Similar to USF’s Scacco, Wardle also emphasized the growing threat posed by the use of generative AI in this type of misinformation and political messaging on online platforms, saying there needs to be regulation surrounding the use of AI-generated content, particularly during election periods. Generative AI tools are a hot topic, and rightfully so — the technology helps automate mundane tasks in the workforce and even for some students, but it’s hard to ignore the pain points that come with it, including biases and various uses by bad actors. Guardrails in place for the use of generative AI during elections could be helpful to avoid the “is this real, or not? crisis,” Wardle said, adding that voters who can’t decipher what is and isn’t credible information will experience fatigue and will disengage from most, if not all, political news, which may result in not trusting institutions and journalists.

A way to mitigate this, she explained, is giving online platforms the Wikipedia treatment. “We have to bring people into this process [of content moderation] and say: how can they be part of talking to one another about manipulation tactics, coming up with trusted information that resonates in their community? We have to get back down to grassroots,” she said, “and I think Wikipedia is an amazing example of that. I think there are ways that we could do this. It's just resource heavy and requires working deeper with communities. It's not an easy fix, so that's why I think people aren't taking that route seriously.”

Hypothetically, this method, though not new, could open the gates to a more inclusive way of moderating election misinformation and disinformation. It could, for example, enable people from marginalized and underrepresented communities to have a say in what gets moderated on social media platforms, including surfacing those people’s reasons under a post’s accompanied community note.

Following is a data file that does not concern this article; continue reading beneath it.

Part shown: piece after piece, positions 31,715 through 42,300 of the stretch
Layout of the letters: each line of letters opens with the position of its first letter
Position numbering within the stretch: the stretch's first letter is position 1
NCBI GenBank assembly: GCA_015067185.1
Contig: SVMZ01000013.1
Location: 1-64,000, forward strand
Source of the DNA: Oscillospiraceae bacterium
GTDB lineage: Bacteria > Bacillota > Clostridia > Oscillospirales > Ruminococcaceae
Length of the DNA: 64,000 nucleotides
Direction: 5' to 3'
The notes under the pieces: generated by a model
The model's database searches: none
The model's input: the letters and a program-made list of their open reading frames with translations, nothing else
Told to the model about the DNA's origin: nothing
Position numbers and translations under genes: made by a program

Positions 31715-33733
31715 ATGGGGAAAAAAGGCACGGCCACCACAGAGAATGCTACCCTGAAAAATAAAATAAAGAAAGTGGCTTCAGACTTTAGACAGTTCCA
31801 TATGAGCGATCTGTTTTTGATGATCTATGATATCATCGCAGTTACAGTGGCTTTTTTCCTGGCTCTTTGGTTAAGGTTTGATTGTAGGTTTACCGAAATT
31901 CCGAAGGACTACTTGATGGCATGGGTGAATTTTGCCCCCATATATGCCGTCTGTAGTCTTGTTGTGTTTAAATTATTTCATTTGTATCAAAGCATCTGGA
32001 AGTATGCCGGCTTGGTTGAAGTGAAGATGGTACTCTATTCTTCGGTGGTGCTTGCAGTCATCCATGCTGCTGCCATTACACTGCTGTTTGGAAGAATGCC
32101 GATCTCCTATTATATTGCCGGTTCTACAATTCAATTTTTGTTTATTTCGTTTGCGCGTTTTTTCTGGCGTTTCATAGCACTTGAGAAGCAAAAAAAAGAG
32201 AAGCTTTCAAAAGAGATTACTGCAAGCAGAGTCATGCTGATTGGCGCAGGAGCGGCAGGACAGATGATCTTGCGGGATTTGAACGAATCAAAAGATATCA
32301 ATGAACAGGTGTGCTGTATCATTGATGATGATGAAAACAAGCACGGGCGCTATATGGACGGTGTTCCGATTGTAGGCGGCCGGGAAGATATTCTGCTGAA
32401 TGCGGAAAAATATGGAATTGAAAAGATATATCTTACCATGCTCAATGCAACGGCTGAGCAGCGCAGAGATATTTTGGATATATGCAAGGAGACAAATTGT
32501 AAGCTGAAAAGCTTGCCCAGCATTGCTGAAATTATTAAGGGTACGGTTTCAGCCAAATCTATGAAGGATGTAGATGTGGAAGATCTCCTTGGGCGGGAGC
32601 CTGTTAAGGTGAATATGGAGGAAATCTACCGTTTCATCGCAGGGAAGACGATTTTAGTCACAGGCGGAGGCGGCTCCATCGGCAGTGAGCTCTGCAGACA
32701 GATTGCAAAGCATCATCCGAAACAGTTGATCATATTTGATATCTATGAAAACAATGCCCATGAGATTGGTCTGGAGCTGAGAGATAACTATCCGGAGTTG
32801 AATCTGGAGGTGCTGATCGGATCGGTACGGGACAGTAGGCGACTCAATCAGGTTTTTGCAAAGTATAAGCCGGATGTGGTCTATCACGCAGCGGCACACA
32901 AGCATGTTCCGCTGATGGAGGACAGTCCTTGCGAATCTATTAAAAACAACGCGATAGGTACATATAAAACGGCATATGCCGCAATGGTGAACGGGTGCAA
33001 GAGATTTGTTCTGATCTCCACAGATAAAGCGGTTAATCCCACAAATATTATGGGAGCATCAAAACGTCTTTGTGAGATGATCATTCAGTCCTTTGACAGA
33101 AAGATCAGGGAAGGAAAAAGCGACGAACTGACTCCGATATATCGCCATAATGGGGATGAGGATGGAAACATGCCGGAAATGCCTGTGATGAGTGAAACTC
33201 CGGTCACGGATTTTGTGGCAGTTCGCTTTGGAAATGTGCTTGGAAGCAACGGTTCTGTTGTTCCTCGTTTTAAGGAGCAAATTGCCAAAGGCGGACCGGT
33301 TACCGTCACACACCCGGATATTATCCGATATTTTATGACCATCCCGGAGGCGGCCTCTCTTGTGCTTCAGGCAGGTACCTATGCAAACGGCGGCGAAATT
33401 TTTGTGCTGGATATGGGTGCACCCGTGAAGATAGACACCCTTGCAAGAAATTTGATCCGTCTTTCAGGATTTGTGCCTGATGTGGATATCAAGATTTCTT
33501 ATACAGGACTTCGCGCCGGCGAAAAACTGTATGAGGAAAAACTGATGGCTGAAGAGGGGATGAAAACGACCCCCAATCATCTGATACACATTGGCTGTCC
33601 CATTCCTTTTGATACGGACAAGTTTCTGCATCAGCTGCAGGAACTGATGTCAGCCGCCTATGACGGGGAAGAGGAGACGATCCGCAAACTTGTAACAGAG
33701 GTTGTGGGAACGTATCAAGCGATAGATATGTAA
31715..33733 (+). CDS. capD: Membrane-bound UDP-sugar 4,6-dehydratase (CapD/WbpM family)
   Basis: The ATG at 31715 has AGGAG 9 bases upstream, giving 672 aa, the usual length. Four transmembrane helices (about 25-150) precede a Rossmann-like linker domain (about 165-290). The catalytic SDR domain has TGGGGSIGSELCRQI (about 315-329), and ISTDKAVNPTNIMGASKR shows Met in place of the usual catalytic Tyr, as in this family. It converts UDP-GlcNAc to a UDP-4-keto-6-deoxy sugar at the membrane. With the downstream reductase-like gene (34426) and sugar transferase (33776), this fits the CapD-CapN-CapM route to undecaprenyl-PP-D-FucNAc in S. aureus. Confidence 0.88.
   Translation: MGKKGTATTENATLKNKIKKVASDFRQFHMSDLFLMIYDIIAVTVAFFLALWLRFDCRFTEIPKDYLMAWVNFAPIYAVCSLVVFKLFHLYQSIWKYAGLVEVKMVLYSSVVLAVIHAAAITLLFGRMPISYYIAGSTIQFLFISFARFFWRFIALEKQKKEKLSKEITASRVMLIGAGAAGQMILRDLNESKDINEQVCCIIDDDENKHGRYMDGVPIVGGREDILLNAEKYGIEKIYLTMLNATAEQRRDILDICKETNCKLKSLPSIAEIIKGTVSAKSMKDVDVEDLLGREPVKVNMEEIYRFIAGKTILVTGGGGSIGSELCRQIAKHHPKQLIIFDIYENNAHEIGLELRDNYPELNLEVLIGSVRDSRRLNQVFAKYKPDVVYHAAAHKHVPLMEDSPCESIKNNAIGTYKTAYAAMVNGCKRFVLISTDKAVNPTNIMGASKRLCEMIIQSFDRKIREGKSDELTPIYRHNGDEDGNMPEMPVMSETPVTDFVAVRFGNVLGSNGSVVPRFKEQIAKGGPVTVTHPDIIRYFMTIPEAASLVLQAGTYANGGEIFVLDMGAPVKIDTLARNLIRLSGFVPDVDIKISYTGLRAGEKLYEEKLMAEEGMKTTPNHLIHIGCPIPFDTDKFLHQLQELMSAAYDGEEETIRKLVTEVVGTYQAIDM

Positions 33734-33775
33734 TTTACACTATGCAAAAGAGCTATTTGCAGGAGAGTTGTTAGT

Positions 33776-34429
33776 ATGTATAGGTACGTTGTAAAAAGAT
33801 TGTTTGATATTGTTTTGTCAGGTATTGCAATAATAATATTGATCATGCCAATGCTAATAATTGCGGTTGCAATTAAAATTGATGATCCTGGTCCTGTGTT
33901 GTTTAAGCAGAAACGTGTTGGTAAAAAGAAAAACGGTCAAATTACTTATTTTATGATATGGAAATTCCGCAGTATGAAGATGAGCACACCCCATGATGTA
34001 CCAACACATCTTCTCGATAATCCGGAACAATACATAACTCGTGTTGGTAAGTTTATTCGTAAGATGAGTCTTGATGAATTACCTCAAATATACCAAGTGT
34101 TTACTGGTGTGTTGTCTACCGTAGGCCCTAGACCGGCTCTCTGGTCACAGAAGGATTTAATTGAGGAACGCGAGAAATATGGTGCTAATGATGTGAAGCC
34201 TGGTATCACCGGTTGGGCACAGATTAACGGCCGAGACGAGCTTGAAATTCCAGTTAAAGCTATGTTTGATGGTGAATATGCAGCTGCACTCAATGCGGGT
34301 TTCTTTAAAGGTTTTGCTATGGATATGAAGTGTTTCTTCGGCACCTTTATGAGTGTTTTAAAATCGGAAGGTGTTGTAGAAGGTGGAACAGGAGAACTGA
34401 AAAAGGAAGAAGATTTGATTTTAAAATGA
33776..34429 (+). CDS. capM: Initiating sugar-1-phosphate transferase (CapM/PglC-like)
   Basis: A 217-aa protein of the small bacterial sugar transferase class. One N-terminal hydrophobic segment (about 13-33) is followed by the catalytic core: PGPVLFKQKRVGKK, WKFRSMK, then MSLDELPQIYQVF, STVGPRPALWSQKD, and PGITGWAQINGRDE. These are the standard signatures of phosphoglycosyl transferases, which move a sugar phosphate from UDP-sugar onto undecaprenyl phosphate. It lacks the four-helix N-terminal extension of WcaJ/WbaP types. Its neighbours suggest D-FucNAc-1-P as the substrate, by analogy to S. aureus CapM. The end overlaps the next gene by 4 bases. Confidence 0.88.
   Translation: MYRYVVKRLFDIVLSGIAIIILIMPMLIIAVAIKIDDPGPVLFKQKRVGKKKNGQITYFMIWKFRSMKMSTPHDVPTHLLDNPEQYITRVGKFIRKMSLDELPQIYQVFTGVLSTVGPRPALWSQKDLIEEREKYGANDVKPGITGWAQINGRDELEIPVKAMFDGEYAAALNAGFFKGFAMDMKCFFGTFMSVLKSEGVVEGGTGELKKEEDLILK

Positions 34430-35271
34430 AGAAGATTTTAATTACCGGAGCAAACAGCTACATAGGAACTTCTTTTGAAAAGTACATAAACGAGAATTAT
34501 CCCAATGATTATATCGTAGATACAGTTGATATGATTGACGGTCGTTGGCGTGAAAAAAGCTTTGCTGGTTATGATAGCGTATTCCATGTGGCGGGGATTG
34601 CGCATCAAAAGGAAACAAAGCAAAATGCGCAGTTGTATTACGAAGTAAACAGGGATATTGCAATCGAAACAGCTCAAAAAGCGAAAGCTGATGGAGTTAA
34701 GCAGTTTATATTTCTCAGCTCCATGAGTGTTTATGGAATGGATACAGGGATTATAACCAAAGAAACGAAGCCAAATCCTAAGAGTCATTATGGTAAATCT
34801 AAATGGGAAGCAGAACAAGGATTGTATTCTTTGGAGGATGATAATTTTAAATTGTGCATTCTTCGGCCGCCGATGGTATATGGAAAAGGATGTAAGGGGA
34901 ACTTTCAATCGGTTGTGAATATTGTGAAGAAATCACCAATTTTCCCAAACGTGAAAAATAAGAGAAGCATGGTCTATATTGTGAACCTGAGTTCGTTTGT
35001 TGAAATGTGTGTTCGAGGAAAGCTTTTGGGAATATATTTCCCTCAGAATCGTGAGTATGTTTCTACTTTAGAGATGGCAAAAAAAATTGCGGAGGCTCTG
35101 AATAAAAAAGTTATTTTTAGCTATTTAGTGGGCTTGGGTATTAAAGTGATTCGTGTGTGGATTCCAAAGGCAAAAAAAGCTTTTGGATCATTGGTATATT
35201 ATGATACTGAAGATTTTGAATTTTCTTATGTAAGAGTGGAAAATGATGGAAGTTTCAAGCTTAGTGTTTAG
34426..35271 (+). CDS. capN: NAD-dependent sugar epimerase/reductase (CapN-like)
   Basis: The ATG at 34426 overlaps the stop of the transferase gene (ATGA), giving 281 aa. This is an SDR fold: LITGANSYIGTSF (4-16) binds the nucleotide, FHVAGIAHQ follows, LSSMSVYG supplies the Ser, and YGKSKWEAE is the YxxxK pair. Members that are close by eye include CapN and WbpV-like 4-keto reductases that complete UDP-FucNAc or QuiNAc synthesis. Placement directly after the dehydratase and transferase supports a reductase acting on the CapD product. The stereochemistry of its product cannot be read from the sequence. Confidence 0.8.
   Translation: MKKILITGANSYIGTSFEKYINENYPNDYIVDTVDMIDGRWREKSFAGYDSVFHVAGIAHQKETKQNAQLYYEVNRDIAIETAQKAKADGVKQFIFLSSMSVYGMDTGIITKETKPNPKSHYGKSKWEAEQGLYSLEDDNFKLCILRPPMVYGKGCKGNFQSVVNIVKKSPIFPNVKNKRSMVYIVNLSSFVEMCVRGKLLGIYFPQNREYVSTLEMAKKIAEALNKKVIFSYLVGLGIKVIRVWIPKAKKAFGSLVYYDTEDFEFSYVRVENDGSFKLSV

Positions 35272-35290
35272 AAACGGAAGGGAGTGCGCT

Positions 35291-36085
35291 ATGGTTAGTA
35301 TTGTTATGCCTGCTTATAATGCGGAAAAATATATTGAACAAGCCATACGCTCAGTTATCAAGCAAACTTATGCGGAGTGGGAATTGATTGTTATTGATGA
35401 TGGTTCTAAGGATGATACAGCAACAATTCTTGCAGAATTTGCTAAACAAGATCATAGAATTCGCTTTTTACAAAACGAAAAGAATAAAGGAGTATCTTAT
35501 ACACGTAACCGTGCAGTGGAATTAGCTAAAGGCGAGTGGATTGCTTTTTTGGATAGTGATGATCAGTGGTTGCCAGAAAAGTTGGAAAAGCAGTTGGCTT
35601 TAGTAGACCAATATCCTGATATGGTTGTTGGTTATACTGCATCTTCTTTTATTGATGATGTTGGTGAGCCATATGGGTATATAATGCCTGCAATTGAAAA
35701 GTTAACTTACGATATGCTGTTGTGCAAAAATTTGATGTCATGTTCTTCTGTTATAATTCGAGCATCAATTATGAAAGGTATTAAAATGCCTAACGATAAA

Now, community notes already exist on X, formerly known as Twitter, but those are made visible only when a specific post is flagged by enough users. And though those content notes may be helpful for users on that platform, Scacco said, that’s only scratching the surface on misinformation and disinformation, especially outside of the English language. “Many Hispanic communities in the United States still have ties to family and friends who are back in Central and South America. And they communicate either through public social media applications or through encrypted messaging applications — WhatsApp, Signal, Telegram — that are even much harder to go after, in terms of the sort of regulation of things,” he said.

The use of social media and other online platforms will continue to present intricate challenges posed by misinformation in the context of US elections. As technology continues to advance, policymakers, platforms and society as a whole must collaborate to develop robust strategies that safeguard democratic processes and promote digital media literacy. By prioritizing community engagement, fostering skepticism, and implementing regulations, leaders can help voters navigate the landscape of online election misinformation and uphold the integrity of democratic discourse.


Jesús Alvarado
Jesús Alvarado is an audio journalist and is currently a producer for Marketplace Tech, where he focuses his work on tech policy, internet culture, and health technology. Holding a Master of Science in Journalism from the University of Southern California, Alvarado honed his reporting skills during ...